Several of the world’s poorest developing countries will have the world’s largest youth populations over the next two decades. The paper defines a youth bulge as a disproportionate concentration of population in the 15 to 29-age range:
Yemen, Iraq, and other countries in the Middle East and Sub-Saharan Africa will have among the world’s largest youth populations, the latter even with the impact of AIDS.
Most countries with large youth populations, even those that have relatively more financial resources like Saudi Arabia, are particularly ill prepared to deal with youth bulge.
Many of these countries have among the world’s weakest economies and have political and institutional constraints that discourage the economic activity and private investment needed to generate jobs. Boosting economic growth and job creation requires significant increases in savings and investment, which many of these countries are pressed to obtain.
The International Labour Organization estimates that the global labour force will increase by nearly 1 billion over the next decade–”with most growth coming from the developing world–”putting significant pressure on already weak economies to create hundreds of millions of new jobs. The shortage of professional entry-level jobs will be a particular concern.
Unemployment in the Middle East for example, is most severe among young semi-educated city dwellers that have received enough education to raise expectations and aspirations and are reluctant to take manual low-status jobs.
With fertility rates remaining relatively high in developing countries, pressures will continue on education, health care, sanitation, and economic infrastructures.
The failure to adequately integrate youth populations is likely to perpetuate the cycle of political instability, ethnic wars, revolutions, and anti-regime activities that already affect many countries:
According to a US Government study, when the cohort of 15-to-29-yearolds exceeds the 30-to-54-year-old cohort by a ratio of 1.27 or more, a country’s probability of instability – defined as revolution, ethnic war, genocide, and disruptive regime changes- increases.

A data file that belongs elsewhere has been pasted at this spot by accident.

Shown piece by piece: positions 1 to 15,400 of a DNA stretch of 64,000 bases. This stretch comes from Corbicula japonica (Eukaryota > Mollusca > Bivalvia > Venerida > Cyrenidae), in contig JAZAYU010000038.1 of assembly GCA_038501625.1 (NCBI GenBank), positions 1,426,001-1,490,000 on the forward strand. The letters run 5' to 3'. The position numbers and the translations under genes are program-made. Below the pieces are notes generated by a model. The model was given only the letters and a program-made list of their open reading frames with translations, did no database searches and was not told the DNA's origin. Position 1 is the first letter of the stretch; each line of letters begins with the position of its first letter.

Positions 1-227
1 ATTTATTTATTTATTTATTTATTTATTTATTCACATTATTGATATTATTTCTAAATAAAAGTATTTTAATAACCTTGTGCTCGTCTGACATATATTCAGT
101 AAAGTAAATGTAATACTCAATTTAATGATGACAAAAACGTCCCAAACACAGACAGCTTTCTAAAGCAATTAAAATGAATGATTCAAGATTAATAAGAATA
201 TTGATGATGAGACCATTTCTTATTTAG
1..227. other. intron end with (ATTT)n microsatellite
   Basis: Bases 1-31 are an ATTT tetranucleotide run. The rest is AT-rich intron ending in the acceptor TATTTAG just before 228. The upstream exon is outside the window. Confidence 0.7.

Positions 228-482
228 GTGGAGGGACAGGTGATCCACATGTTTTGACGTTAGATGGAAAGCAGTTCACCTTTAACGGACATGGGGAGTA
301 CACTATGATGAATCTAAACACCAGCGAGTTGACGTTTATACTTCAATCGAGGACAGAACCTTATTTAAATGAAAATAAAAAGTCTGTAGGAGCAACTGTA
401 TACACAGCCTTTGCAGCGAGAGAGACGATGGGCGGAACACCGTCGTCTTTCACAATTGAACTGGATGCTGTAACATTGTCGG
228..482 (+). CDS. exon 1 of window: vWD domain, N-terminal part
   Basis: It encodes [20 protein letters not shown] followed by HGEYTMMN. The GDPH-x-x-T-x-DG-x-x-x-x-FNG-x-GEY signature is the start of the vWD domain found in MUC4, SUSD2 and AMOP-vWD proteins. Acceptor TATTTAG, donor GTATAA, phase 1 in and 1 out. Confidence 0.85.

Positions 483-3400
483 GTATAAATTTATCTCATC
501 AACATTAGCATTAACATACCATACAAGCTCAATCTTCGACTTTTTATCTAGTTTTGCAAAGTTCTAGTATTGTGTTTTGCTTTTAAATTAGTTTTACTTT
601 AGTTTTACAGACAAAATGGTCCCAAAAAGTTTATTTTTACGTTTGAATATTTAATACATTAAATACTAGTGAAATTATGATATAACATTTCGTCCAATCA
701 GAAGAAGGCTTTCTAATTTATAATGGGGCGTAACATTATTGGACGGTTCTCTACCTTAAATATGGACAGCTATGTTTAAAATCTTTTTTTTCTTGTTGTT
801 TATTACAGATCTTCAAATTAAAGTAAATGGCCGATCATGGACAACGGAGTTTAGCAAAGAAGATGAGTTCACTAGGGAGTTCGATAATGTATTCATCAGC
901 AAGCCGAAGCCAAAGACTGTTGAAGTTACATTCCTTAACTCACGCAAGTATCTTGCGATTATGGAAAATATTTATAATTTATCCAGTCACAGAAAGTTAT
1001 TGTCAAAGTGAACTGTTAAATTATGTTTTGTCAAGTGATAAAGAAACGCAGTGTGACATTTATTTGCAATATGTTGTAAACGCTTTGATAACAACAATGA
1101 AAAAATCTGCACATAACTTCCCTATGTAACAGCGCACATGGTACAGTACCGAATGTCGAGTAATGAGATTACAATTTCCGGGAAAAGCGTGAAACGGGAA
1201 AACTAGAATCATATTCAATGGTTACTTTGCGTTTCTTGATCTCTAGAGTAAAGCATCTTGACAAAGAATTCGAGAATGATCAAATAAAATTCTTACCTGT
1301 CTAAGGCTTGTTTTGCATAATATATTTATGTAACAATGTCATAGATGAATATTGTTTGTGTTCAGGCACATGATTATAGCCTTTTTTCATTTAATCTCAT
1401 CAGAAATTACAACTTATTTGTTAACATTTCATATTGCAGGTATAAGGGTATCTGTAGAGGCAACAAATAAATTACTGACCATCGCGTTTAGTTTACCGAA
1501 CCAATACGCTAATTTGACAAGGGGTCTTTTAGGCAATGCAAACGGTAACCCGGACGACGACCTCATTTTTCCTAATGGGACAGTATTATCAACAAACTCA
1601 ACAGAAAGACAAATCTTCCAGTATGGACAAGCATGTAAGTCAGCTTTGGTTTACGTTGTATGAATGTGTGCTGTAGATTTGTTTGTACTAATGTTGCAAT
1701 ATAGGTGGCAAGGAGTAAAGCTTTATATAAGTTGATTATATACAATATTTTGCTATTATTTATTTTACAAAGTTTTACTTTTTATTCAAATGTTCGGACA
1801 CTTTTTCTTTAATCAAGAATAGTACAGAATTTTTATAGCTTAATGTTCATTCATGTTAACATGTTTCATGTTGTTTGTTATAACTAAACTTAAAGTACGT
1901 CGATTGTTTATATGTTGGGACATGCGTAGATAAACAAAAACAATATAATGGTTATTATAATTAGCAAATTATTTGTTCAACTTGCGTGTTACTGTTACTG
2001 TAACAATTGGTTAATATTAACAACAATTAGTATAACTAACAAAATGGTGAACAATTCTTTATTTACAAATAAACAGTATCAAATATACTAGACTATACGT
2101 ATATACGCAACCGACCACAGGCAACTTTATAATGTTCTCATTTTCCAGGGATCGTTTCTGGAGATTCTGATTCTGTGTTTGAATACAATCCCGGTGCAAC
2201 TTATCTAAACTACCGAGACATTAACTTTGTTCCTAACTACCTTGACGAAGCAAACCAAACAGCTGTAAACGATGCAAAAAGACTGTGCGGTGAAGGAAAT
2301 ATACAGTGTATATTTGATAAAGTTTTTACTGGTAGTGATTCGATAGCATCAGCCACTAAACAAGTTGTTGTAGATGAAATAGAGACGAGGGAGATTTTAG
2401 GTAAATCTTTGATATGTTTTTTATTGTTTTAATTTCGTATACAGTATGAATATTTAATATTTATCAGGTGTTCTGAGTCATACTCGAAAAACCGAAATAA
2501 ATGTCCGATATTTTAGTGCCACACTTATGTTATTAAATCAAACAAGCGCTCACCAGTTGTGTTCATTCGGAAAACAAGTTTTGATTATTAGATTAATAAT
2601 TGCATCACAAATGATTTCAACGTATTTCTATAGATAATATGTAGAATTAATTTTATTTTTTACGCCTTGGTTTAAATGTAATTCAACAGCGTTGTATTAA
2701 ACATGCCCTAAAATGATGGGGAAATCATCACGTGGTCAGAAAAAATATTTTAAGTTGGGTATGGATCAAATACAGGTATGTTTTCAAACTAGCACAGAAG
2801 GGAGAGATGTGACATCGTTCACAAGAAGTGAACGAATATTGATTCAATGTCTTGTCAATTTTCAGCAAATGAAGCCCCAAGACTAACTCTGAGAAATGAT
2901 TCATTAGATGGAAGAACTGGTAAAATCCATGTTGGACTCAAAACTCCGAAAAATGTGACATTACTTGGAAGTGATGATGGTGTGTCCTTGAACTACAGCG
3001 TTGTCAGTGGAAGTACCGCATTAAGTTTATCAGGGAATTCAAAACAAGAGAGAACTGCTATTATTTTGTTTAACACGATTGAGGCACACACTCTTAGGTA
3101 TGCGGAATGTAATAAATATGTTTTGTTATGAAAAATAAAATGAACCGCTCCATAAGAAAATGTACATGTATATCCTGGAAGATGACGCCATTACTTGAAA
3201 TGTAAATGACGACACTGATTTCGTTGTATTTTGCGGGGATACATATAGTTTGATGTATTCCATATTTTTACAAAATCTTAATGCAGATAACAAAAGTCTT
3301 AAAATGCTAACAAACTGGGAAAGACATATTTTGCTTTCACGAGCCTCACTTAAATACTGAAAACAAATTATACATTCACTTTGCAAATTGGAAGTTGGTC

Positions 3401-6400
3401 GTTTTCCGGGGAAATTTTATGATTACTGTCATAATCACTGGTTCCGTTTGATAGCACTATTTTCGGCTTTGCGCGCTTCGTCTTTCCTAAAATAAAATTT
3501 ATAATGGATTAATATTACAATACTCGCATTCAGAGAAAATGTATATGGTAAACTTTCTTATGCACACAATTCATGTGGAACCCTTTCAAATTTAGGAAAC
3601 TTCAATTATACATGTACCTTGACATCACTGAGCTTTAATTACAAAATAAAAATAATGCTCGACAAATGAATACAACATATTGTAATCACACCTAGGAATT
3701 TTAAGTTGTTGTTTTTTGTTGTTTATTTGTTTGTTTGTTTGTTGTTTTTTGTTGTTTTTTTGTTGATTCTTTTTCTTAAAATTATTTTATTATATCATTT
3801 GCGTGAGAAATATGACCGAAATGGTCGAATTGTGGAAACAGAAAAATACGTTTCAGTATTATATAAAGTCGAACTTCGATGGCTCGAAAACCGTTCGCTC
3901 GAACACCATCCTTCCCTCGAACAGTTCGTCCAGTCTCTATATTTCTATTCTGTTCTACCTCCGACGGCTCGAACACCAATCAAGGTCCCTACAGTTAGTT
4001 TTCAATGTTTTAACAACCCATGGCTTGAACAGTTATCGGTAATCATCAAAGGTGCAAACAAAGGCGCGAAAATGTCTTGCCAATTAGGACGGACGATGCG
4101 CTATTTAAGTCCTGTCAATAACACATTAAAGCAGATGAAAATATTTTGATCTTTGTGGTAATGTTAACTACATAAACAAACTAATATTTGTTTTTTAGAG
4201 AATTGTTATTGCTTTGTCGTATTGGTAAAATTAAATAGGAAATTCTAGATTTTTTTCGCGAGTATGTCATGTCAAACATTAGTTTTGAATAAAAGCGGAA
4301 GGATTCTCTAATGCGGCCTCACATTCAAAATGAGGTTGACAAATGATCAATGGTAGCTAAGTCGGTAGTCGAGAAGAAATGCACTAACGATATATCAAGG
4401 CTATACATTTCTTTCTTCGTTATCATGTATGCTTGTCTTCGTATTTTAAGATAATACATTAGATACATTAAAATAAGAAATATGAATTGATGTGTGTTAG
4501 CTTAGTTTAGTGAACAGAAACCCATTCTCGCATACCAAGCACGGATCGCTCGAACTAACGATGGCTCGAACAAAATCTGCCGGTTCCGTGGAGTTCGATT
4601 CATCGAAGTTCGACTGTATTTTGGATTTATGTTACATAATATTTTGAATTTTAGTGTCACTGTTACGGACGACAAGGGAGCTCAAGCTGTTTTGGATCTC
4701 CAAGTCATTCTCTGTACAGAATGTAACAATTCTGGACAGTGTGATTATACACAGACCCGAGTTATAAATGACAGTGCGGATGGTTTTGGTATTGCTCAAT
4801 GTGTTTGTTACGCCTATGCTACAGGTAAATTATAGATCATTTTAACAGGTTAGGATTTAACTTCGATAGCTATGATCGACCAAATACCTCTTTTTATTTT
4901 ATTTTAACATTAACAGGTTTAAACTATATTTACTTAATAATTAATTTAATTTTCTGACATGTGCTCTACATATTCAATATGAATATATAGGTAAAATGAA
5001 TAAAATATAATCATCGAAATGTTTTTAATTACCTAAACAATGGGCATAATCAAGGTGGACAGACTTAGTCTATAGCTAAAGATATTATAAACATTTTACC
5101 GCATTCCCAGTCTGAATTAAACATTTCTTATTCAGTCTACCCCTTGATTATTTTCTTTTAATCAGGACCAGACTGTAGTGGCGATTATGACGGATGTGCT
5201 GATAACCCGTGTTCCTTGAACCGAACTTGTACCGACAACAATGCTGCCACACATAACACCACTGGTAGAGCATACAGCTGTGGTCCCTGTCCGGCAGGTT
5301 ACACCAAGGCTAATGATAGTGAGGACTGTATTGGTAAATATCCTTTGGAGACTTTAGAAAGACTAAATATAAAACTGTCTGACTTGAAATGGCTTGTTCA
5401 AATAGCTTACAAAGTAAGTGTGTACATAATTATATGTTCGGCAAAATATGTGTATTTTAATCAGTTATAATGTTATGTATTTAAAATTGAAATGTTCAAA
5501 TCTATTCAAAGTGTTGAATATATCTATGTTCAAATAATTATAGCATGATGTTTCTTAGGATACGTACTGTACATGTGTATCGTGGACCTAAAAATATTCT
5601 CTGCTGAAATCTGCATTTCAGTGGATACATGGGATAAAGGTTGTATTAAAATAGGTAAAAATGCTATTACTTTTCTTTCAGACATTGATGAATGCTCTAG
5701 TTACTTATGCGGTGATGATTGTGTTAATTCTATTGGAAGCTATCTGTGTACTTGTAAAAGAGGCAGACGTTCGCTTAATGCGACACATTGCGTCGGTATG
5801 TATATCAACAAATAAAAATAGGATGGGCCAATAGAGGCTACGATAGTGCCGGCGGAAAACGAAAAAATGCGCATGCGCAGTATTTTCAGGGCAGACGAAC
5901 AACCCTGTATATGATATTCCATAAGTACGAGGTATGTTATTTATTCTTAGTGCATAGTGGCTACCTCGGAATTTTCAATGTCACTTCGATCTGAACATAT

Large youth populations may challenge some governments’ long-held political and foreign policy agendas, possibly leading to shifts in the relationship of some countries with the United States.
A number of political, economic, and social problems provides the principal contribution to civil unrest, but demographic pressures aggravate them.
The CIA document states that large youth populations are likely to be the most disruptive to US interests in Afghanistan, Pakistan, Saudi Arabia, Mexico, Gaza, and the West Bank, all places where unemployed alienated youth provide fertile ground for radical political movements.
New generations of unemployed Pakistanis and Afghans–”the latter of which see war as virtually the only lifestyle opportunity–”will continue to provide a ready source of labour for terrorist groups. Moreover, although, the Conference that issued this document, has preceded 9/11, and the wars in Afghanistan and Iraq, it has particularly forecast that Saudi Arabia and Iraq could see some instability, at least in the medium term. In the same context, it predicted that criticism from unemployed youth that are able to mobilize themselves as a group could pressure governments to adopt more economic reforms and more democratic styles of leadership over the longer term.
II – Demographic trends in the Gulf
How does the Gulf region may be related to this overall picture?